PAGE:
I’m always looking for a big upside while trying to limit downside risk. (Who isn’t?) Which is why I find global deep value and “distressed” plays so interesting.
These stocks are trading far down from their highs and oftentimes well below book or breakup value. This always prompts the question: How much worse could it get?
When it comes to this stock, the answer is much, much worse.
Trouble in the Coal Industry
In the last year, Walter Energy Inc. (WLTGQ) has gone from $6.84 to just $0.08 per share and from trading on the big board to the pink sheets. In July, it filed Chapter 11 to try to negotiate its way out of a mountain of debt exceeding $5 billion.
What a fall from grace for this proud Alabama company that was once a leader in metallurgical coal production.
Walter Energy, known in the industry as Walt Coal, represents a stock and an industry that are both beaten down and ignored – in spite of the fact that coal provides 43% of America’s electricity and 43% of the world’s electricity.
Although the current Environmental Protection Agency would probably like coal to disappear, it’s not going anywhere anytime soon.
Walter Energy specializes in metallurgical coal that’s primarily sold to steel mills and used in the integrated steel mill process. The company sells to high-growth steel markets in Asia, South America, and Europe and also produces thermal coal, anthracite, and metallurgical coke and coal bed methane gas.
Before its recent problems, Walter Energy employed approximately 3,500 employees and contractors with operations in the United States, Canada, and the United Kingdom.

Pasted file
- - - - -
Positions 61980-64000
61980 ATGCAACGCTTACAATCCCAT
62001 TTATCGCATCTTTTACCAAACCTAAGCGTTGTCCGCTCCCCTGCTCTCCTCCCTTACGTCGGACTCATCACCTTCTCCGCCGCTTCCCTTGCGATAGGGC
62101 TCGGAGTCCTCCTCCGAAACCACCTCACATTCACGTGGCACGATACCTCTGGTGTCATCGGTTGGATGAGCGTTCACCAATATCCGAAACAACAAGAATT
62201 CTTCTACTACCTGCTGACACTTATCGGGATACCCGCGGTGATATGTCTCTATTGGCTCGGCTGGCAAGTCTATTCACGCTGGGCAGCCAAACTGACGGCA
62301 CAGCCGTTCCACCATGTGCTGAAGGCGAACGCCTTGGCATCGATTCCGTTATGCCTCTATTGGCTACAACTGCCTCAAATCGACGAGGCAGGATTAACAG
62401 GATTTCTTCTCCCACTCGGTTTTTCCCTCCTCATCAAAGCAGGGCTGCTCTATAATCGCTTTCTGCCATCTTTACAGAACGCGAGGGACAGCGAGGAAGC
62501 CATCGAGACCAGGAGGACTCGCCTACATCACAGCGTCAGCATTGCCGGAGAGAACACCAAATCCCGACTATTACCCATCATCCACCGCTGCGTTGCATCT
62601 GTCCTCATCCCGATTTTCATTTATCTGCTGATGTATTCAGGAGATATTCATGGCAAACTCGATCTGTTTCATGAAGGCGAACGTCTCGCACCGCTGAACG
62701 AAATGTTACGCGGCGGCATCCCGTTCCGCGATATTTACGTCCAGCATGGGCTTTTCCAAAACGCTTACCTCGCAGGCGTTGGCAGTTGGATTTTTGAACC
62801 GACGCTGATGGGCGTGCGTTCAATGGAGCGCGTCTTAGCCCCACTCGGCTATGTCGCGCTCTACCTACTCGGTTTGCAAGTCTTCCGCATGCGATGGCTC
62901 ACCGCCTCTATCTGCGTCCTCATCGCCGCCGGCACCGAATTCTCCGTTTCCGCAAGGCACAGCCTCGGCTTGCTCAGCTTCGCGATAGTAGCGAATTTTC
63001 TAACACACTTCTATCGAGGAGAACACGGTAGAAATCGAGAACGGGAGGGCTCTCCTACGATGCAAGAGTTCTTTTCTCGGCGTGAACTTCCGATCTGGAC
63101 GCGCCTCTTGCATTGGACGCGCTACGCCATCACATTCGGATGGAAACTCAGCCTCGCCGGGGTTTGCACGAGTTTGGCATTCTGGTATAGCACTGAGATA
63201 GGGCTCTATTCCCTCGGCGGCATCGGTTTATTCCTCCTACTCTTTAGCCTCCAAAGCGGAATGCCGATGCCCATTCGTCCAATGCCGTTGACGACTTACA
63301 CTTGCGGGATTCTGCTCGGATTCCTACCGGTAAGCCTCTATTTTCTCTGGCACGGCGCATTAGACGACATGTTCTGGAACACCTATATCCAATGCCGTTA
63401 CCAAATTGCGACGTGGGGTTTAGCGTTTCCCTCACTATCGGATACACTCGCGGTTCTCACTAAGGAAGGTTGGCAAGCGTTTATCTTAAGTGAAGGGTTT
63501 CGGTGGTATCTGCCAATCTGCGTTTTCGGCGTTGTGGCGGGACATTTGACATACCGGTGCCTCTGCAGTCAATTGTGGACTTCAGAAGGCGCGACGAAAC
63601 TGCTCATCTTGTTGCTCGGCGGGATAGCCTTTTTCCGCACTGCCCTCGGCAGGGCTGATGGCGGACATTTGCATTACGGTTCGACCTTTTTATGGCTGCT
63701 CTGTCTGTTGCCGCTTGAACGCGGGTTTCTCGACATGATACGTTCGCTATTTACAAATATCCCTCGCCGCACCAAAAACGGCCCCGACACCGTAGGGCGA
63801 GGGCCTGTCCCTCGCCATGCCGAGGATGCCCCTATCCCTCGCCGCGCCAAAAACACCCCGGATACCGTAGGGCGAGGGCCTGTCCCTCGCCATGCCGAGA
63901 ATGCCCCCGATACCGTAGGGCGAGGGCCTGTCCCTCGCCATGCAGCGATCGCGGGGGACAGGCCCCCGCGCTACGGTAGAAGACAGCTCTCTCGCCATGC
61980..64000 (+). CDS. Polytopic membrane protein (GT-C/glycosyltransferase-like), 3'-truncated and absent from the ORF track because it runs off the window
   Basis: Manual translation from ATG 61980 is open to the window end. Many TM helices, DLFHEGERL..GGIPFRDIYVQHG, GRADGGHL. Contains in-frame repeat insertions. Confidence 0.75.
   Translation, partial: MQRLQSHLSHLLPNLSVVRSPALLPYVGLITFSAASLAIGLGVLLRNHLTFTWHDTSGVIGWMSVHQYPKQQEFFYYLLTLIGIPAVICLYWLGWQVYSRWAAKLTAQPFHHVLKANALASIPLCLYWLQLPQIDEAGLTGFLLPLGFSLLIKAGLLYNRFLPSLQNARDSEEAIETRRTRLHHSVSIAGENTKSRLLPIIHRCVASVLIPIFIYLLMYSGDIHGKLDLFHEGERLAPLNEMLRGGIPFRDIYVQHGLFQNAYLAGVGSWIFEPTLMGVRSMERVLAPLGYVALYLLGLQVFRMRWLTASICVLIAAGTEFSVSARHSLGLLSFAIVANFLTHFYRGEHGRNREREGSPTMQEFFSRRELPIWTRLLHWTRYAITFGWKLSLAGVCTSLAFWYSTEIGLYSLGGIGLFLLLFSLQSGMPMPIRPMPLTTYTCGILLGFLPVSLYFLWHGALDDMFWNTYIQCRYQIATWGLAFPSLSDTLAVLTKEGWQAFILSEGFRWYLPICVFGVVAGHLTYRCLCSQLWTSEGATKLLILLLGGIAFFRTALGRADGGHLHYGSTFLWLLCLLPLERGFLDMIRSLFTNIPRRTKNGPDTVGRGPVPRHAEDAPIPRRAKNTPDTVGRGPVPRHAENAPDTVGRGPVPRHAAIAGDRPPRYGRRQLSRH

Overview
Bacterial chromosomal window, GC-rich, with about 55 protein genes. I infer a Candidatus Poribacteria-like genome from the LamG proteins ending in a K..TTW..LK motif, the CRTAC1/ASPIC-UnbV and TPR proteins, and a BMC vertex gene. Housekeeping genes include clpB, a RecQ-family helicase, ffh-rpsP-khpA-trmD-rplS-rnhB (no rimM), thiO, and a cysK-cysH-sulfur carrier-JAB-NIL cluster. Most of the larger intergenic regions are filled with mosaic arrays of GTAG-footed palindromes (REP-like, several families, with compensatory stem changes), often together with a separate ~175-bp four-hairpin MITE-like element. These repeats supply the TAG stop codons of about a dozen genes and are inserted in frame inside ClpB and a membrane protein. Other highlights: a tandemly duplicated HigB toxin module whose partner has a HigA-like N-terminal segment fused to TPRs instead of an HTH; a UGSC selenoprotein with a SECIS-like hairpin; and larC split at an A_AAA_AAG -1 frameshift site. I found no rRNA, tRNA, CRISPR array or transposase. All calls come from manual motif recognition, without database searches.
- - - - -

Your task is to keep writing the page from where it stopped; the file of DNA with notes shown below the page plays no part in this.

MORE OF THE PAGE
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Unfortunately, both the company and industry face challenges with supply and concerns over global manufacturing and industrial growth. This has led coal prices to drop sharply – with the benchmark price down 50% since 2012.
Other big challenges are weak demand in Asia and Europe, high labor costs, Obama’s regulatory war on coal, and $265 million in debt service payments a year.
Struggling to Survive
The key question is this: Are we coming off a bottom in the coal cycle and, if we are, can Walter Energy survive long enough to get back in the game?
What might give the company some life?
Inside Coal reports that Walter Energy may be in talks about the potential sale of substantial assets. This is significant, since proceeds could be used to reduce debt – a key concern of analysts. The company recently refinanced some debt, lowering risk, but it remains significant.
On the other hand, if you can find catalysts to unlock the value or if the company becomes a buyout target, the upside gains can be extraordinary.
In particular, any uptick in Chinese industrial activity and imports of coal will help Walter’s prospects enormously. Senior lenders such as KKR, Apollo, and Blackstone are trying to restructure debt to avoid costly write-offs that will hit earnings hard.
The company continues to try to sell assets at reasonable prices and is negotiating with the United Mine Workers to trim labor costs.
Walter Energy is an aggressive trading recommendation with near-term prices closely tied to any signs that some sort of deal can be worked out.
For example, on October 16, it gained access to 30 days of cash to give the company some breathing room to strike a deal. This news sent the stock up 9.6% in one day.
It’s an opportunity that’s not for the faint of heart – that’s for sure.